A suicide bomber blew himself up at the gates of a church in Nigeria’s northeastern city of Gombe during a New Year service, wounding at least eight people, according to an official for the country’s Red Cross.
No group has caimed responsibility for the overnight attack.
“There was an explosion outside the ECWA church this morning. A suicide bomber who was restrained from getting into the church blew himself up,” Abubakar Yakubu, who heads the Nigeria Red Cross in Gombe, said.
“Luckily no one was killed but some people were mildly injured.”
A witness said the man arrived during the service at the Evangelist Church of West Africa and refused to park his motorcycle outside a security barrier set up by volunteers.
“He insisted on riding through the barrier,” Dahiru Badamasi, who lives in the neighbourhood, was quoted by AFP news agency as saying.
“It was while he was arguing with the volunteers that his suicide belt exploded.”
String of attacks
Northeast Nigeria has been targeted by a string of attacks blamed on Boko Haram.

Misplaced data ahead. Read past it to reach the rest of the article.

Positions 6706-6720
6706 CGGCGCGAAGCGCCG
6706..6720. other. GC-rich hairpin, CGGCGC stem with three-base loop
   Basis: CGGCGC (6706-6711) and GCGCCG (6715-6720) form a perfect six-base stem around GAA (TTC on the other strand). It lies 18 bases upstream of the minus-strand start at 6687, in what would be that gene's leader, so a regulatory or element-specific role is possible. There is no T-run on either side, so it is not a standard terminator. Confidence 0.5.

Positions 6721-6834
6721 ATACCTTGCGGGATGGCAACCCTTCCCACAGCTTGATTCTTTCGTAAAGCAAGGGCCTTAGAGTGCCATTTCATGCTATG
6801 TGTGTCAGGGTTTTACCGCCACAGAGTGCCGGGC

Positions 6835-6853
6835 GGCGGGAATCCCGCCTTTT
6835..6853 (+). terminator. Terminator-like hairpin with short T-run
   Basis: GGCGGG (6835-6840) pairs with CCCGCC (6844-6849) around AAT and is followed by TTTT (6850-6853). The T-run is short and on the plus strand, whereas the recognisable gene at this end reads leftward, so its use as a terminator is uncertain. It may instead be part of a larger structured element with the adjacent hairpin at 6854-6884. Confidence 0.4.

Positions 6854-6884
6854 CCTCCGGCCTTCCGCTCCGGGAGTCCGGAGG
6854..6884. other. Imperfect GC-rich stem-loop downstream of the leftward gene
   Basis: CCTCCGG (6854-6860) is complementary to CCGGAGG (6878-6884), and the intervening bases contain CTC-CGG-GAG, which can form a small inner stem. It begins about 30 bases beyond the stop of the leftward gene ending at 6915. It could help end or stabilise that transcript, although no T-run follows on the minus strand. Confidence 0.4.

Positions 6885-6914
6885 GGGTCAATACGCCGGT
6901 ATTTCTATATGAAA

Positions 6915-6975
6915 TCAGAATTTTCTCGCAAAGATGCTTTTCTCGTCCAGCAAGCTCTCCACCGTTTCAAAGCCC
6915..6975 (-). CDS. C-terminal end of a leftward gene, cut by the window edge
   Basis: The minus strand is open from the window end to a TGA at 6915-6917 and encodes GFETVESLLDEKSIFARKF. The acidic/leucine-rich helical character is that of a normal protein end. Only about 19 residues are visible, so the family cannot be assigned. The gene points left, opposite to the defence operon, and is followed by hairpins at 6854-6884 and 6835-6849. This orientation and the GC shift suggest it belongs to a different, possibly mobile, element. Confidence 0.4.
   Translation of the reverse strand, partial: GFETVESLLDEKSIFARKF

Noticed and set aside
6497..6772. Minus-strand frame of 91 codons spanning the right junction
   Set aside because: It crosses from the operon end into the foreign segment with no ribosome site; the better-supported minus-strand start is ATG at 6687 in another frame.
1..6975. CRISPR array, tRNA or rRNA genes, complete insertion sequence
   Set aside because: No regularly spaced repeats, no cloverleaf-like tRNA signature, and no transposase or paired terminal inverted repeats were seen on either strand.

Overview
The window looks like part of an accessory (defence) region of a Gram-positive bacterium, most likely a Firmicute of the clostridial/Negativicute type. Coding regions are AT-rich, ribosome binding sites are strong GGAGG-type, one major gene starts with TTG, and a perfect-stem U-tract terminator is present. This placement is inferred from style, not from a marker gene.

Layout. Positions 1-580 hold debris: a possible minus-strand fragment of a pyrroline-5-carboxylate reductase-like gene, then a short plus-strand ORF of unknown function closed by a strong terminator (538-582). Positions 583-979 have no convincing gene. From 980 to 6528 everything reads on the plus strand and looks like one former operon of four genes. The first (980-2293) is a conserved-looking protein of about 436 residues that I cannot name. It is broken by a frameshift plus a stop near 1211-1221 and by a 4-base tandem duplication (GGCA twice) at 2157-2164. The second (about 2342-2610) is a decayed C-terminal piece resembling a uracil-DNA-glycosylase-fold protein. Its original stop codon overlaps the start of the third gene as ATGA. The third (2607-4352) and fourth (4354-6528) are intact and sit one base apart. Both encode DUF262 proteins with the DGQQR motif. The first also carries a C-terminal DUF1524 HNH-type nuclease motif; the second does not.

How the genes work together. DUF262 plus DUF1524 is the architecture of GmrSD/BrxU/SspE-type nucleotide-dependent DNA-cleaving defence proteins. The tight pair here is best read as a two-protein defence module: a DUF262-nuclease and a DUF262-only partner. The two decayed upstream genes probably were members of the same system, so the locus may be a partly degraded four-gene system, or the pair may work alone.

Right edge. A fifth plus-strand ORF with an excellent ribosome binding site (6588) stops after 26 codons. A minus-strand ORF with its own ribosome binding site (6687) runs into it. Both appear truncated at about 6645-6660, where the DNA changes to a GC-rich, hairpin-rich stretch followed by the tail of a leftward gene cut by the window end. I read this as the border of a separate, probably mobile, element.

Gombe, capital of the eponymous state, has until recently been spared the violence that has shaken the neighbouring states of Yobe, Borno and Adamawa, where Boko Haram has taken around 20 towns.
Boko Haram, which is waging an insurgency to carve out an Islamist state, is mainly focused on the three northeastern states.
However, it frequently set off bombs in other states as well targeting civilians.
Thursday’s blast was the second attack in two days in Gombe and the fourth attack in two months.
The city’s military barracks were attacked by a suicide bomber on New Year’s Eve.
On December 22 two explosions in northern Nigeria – one of them in Gombe – killed at least 20 people.
Seven others died in a bus explosion on Wednesday in a village close to Potiskum, in Yobe state.
Nigerian President Goodluck Jonathan, who has been frequently criticised for failing to stop Boko Haram, promised on Thursday to re-equip and re-position the armed forces “to enhance their capacity to win the ongoing war against terror and insurgency.”
“We will bring justice to the savage terrorists known as Boko Haram. They will be defeated,” he said.
“We will not forget. We will not look the other way.”
Jonathan, who is up for re-election in February, has made these types of promises before.
However, the violence has continued while private militias have increasing stood in for Nigeria’s military in the fight against Boko Haram.
Experts have cast doubt on Nigeria’s ability to hold the planned national elections in February due to rising unrest in parts of the northeast.